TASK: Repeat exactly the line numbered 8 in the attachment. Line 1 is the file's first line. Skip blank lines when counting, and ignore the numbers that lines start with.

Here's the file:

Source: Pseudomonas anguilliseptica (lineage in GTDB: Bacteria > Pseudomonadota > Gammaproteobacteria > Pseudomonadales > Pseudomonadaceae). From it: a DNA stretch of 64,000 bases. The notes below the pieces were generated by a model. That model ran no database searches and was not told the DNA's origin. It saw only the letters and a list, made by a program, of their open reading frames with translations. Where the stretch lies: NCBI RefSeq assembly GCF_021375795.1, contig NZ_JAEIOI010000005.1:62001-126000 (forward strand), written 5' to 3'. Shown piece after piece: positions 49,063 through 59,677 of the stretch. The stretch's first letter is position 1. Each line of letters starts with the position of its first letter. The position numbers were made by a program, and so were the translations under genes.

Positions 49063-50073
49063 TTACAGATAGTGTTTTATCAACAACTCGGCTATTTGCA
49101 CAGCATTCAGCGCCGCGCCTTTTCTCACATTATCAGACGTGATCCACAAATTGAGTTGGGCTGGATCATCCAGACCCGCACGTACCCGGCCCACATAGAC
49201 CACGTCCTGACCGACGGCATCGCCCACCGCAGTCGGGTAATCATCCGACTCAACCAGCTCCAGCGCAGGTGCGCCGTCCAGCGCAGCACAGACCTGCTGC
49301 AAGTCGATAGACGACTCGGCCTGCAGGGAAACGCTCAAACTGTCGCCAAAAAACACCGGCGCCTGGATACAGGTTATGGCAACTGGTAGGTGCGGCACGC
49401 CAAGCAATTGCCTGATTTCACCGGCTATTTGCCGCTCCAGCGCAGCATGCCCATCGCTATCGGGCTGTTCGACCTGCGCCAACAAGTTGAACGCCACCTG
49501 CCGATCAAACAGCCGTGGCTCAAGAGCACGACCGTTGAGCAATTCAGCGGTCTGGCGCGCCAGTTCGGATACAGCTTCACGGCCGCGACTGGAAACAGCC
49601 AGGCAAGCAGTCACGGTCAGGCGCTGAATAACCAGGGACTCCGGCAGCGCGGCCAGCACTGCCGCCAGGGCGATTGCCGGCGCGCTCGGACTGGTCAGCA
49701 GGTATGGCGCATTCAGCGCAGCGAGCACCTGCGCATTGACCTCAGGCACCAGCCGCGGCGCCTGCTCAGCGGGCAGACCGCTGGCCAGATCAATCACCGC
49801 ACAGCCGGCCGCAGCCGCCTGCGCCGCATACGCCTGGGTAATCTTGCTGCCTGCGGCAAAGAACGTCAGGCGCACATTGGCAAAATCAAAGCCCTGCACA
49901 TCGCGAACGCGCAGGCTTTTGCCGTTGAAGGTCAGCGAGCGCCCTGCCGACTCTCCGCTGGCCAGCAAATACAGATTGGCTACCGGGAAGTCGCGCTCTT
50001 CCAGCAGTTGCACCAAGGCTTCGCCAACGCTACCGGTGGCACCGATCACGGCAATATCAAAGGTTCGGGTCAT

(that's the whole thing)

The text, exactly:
49501 CCGATCAAACAGCCGTGGCTCAAGAGCACGACCGTTGAGCAATTCAGCGGTCTGGCGCGCCAGTTCGGATACAGCTTCACGGCCGCGACTGGAAACAGCC